(continued from yesterday)
I really started to question what grading means and how grading should be conducted in my classroom. Here is where I am now:
1. Not everything turned in must be graded. Sometimes I just check to see where the trouble spots are by taking quick notes on a pad after reading through student work. Student work is not done for points, but for learning. This is something I pound into the kids’ heads from day one.
2. Standards-based rubrics are used with every writing assignment. Each rubric I use is based on the Six Traits of Writing, and the categories are consistent with every writing I assign. The students should be familiar with the rubric before beginning an assignment and should know their grades when they turn in the assignment. All they have to do is to check the rubric to know their score before I even see it.
3. I use categories in every class I teach. For example in one class, I have 20% of the overall grade as tests and quizzes, 20% for literary analyses, 20% for assorted classwork and homework, 15% for vocabulary, 10% for mastery tests, and 15% for the final. This means no one assignment or skill set in a class dooms a student. However, students must be well-rounded to receive the top scores.
4. Students must, orally or in writing, explain why they receive the grades they get. This way they have to understand what they did, how they can improve, and how they got to the grade they received (metacognition–don’t you love Marzano?).
5. Students can and will redo assignments in which they receive low scores. Just because it takes one student longer than another does not mean his/her grade should suffer.
6. Writings may be graded for very specific items (say, only organizational structure or just content or simply voice, etc.) without grading the rest. This way a focus is created instead of grading what has not been taught in my classroom.
7. Students will grade as much as possible–yes, their own writing as well. I hand out colored pencils, and we make corrections and suggestions as we go. I grade (sometimes check off) these based on how well they participate and go through the processes.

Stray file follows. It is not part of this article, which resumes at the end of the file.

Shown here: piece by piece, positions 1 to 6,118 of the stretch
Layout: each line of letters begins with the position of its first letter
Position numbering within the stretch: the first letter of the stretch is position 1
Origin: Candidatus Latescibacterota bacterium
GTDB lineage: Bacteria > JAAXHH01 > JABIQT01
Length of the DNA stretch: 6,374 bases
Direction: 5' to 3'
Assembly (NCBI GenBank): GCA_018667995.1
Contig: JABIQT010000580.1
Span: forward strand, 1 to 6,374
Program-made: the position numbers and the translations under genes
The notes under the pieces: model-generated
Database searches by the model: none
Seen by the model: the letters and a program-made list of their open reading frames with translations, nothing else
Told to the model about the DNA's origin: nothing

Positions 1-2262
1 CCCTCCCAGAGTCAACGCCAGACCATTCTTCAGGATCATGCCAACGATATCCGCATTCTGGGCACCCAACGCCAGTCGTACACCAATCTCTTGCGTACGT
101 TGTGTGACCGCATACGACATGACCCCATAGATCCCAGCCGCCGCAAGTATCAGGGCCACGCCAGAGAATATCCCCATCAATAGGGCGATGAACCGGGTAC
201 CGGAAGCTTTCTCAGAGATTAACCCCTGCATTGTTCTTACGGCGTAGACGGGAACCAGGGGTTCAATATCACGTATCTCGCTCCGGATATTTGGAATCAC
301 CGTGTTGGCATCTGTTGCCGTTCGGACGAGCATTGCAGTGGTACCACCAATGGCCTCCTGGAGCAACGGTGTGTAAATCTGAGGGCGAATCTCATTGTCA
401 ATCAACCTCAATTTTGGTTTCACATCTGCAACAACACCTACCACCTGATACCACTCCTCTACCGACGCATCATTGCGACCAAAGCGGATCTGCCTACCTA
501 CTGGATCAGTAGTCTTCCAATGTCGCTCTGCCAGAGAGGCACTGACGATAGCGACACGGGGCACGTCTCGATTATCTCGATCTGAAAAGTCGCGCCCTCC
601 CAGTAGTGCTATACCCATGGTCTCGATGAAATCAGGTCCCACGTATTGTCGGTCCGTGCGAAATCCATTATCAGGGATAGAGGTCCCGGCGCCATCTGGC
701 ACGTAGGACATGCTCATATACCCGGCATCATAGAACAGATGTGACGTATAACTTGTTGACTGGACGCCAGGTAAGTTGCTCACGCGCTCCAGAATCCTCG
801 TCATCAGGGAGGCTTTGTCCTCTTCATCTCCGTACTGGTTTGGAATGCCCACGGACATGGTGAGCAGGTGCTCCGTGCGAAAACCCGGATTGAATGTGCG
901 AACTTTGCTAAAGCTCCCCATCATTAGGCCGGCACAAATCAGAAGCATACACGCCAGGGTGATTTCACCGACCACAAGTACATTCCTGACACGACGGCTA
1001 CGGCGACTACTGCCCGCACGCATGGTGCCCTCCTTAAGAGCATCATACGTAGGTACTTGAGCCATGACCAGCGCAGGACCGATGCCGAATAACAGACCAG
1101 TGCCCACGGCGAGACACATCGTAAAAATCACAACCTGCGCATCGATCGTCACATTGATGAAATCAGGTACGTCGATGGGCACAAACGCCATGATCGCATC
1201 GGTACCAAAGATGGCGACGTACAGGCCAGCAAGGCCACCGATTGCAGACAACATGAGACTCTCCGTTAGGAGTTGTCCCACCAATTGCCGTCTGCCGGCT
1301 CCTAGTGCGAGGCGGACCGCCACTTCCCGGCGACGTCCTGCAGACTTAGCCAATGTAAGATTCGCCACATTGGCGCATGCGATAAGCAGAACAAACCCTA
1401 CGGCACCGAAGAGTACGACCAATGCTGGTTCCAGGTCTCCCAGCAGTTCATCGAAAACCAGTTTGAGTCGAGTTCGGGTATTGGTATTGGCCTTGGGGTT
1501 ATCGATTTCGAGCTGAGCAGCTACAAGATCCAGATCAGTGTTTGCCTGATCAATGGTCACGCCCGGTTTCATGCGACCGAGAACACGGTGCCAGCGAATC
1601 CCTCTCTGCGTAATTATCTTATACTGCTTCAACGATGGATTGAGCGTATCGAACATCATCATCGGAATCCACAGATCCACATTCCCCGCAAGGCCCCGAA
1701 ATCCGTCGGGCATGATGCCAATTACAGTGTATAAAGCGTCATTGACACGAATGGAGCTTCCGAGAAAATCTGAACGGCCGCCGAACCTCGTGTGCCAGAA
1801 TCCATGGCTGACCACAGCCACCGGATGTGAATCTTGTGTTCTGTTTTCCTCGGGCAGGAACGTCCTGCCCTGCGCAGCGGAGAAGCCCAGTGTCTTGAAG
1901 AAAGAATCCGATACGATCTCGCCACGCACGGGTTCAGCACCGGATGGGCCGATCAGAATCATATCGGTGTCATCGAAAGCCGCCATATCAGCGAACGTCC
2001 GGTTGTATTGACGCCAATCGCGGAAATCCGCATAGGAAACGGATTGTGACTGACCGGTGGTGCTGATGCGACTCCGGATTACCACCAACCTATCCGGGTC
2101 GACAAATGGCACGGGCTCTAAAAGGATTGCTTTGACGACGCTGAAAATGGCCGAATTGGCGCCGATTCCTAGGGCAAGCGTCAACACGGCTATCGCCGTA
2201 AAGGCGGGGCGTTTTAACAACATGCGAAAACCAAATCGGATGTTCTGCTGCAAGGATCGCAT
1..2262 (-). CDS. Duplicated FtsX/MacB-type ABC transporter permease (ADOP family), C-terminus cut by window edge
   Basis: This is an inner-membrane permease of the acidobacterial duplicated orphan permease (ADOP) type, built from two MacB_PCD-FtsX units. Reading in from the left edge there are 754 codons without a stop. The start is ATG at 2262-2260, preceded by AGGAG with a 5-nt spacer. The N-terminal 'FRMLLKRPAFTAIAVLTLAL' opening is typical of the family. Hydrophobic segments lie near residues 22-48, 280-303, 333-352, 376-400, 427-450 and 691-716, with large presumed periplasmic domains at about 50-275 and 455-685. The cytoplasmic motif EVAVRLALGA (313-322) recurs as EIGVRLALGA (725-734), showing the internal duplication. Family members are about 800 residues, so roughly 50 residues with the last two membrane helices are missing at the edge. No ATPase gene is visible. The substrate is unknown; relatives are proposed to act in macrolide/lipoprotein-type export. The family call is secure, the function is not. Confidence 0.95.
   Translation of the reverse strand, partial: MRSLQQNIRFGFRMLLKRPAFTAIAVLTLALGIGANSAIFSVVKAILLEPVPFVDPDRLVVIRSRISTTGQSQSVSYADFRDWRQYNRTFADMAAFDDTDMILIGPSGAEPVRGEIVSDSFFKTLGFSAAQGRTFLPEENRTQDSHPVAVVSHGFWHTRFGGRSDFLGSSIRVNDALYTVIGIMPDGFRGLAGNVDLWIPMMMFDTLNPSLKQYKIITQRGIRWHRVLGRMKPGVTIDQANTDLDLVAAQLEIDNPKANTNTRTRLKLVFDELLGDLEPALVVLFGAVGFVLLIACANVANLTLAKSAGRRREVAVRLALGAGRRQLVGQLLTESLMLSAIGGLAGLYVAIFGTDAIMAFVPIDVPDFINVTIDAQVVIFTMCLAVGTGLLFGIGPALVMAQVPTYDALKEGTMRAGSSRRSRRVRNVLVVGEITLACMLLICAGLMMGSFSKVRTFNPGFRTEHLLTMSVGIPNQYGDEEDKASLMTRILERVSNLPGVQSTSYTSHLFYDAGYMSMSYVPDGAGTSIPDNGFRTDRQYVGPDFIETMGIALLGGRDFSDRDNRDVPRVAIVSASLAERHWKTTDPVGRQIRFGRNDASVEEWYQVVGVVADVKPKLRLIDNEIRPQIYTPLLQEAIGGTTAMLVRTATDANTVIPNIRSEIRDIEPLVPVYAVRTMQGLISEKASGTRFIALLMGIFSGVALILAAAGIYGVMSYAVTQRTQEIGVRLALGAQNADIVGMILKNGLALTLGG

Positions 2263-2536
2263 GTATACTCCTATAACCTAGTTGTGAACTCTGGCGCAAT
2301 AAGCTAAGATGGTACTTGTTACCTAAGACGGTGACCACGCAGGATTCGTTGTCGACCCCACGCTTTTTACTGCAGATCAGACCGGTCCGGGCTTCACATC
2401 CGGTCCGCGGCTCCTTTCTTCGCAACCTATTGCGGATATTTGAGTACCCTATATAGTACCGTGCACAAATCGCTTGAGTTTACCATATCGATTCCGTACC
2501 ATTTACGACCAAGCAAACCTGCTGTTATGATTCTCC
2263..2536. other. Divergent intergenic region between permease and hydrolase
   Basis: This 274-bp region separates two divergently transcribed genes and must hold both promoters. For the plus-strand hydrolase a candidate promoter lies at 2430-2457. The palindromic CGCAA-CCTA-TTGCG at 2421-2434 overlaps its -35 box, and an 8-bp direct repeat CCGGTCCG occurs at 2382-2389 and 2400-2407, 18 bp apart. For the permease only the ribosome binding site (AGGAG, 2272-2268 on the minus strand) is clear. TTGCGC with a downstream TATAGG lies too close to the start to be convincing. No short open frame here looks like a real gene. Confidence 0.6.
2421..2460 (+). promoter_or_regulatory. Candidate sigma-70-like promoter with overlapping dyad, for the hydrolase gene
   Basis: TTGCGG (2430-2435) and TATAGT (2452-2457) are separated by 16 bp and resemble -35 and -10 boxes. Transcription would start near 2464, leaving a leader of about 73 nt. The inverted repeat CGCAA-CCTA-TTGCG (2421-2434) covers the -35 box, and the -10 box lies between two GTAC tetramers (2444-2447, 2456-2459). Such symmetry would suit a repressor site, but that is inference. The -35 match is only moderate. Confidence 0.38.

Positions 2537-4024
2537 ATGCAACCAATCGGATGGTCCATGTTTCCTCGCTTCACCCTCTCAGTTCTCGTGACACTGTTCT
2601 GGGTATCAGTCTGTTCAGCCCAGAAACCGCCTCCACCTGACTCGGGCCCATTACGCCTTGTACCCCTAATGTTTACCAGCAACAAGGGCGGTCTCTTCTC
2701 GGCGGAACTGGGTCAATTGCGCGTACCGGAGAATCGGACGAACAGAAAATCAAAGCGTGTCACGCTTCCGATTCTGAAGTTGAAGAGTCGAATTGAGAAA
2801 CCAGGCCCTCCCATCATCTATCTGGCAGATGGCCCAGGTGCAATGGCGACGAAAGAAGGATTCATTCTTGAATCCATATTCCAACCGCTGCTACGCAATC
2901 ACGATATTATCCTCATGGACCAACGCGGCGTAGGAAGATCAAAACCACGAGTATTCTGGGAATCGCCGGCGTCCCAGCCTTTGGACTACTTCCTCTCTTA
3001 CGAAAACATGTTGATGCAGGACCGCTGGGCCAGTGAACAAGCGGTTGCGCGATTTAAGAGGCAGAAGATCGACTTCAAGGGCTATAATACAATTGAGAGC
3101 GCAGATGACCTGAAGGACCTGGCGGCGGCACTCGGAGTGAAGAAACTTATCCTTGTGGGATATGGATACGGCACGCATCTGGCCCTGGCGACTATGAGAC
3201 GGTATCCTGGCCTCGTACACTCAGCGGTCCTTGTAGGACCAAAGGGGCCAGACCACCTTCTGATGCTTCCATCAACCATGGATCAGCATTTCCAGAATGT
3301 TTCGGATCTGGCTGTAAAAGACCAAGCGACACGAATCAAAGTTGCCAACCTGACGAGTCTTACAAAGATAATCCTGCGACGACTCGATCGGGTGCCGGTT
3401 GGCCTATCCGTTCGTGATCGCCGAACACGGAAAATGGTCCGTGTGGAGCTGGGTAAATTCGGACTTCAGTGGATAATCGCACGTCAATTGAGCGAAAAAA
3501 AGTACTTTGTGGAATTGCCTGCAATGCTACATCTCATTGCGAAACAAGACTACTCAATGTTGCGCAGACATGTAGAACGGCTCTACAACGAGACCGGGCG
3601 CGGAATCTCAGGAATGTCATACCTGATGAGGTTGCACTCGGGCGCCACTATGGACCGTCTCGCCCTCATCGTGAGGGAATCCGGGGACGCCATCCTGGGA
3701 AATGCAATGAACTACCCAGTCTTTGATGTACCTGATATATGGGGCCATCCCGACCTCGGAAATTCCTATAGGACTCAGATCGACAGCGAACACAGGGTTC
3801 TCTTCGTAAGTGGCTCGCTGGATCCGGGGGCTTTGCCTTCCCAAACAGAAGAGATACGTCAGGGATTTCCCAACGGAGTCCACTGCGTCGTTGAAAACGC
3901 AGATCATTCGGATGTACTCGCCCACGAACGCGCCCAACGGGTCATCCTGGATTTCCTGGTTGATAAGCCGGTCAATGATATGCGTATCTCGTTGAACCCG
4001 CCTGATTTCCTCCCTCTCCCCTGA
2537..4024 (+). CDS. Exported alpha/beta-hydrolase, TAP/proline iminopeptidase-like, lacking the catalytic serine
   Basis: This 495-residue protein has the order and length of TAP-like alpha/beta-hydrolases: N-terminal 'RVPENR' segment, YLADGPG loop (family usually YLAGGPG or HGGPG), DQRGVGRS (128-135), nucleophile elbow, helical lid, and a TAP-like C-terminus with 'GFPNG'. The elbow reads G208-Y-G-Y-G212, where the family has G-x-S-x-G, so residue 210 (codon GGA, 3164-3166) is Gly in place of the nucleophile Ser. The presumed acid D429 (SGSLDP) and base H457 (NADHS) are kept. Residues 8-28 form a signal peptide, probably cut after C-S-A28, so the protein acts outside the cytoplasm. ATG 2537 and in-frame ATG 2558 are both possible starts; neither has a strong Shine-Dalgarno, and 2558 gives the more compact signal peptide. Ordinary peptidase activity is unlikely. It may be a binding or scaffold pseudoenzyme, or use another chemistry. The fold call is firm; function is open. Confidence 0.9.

8. The processes are as important as the final product. Since these are fledgling learners just beginning the complexities of writing, they must first learn processes before being held completely accountable for final products. Eventually the final product is the vast majority of a score, but only after I have fully prepared them.
9. I write down at least one positive comment for every critical suggestion. Praise must be given. No product is unworthy of any affirmation.
10. Accommodations are no problem.
11. Eventually, students must be able to show a skill independently. Without independence, the skill is not learned (ingrained?).
12. Not completing an assignment is a zero until completed. However, students must complete the assignment within a week of the due date to receive credit. There are some exceptions to this, but I determine these on a student by student basis. I don’t like the zero grades, but I don’t have an adequate solution as of yet. I may give partial credit if a student can explain the desired learning, proving he/she knows the skill or information–haven’t decided this one yet.
I have considered an academic citizenship or work ethic grade instead of zero scores for missing work, but I have not figured out what I would want this to look like.
This is how I go about things in my classes. There are more pieces of grading minutiae, but these are the basics.
How badly am I doing?